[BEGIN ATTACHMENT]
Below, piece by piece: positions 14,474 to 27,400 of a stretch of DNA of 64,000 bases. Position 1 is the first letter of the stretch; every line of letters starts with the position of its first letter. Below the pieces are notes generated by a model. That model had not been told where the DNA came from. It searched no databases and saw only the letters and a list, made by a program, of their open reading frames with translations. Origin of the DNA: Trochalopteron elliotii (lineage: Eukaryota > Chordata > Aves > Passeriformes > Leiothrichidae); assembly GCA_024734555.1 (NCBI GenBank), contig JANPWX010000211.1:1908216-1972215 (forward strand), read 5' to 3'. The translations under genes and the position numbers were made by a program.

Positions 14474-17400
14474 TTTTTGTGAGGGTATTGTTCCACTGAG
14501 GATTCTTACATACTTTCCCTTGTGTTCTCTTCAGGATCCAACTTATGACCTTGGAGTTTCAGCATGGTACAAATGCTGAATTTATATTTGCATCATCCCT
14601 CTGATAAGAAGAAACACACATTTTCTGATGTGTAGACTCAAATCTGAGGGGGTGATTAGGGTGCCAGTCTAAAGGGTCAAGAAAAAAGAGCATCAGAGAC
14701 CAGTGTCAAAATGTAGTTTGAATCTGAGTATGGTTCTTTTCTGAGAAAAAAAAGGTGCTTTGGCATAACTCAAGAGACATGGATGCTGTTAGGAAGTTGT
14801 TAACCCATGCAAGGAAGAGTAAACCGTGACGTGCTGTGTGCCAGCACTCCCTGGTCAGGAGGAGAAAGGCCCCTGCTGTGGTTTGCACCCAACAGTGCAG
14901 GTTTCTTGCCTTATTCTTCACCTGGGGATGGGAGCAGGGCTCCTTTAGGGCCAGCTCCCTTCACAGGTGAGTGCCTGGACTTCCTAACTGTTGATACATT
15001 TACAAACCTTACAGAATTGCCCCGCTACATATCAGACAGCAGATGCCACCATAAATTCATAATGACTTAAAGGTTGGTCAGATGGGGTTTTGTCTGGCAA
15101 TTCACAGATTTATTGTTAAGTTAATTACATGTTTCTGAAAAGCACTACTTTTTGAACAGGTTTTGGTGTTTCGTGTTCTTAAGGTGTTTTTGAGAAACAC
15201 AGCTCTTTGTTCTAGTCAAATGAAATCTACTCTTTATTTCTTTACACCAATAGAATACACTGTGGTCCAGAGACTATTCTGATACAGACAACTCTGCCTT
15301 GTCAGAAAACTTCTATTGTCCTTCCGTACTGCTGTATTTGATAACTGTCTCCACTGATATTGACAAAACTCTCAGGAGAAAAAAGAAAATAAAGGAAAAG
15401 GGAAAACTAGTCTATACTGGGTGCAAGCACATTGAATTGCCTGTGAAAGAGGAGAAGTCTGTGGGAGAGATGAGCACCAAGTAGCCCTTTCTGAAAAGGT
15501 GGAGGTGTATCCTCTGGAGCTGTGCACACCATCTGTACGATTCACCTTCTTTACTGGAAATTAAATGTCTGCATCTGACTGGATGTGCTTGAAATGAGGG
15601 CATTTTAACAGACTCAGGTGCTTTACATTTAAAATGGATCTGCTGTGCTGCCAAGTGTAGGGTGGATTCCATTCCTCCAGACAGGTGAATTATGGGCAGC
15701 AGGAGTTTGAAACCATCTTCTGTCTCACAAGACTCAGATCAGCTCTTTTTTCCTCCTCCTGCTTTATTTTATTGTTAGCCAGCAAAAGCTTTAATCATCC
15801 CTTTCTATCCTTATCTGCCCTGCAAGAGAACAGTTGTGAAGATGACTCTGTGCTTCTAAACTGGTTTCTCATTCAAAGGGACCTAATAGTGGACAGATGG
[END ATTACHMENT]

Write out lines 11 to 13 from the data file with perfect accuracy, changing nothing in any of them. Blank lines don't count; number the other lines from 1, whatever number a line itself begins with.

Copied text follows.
15201 AGCTCTTTGTTCTAGTCAAATGAAATCTACTCTTTATTTCTTTACACCAATAGAATACACTGTGGTCCAGAGACTATTCTGATACAGACAACTCTGCCTT
15301 GTCAGAAAACTTCTATTGTCCTTCCGTACTGCTGTATTTGATAACTGTCTCCACTGATATTGACAAAACTCTCAGGAGAAAAAAGAAAATAAAGGAAAAG
15401 GGAAAACTAGTCTATACTGGGTGCAAGCACATTGAATTGCCTGTGAAAGAGGAGAAGTCTGTGGGAGAGATGAGCACCAAGTAGCCCTTTCTGAAAAGGT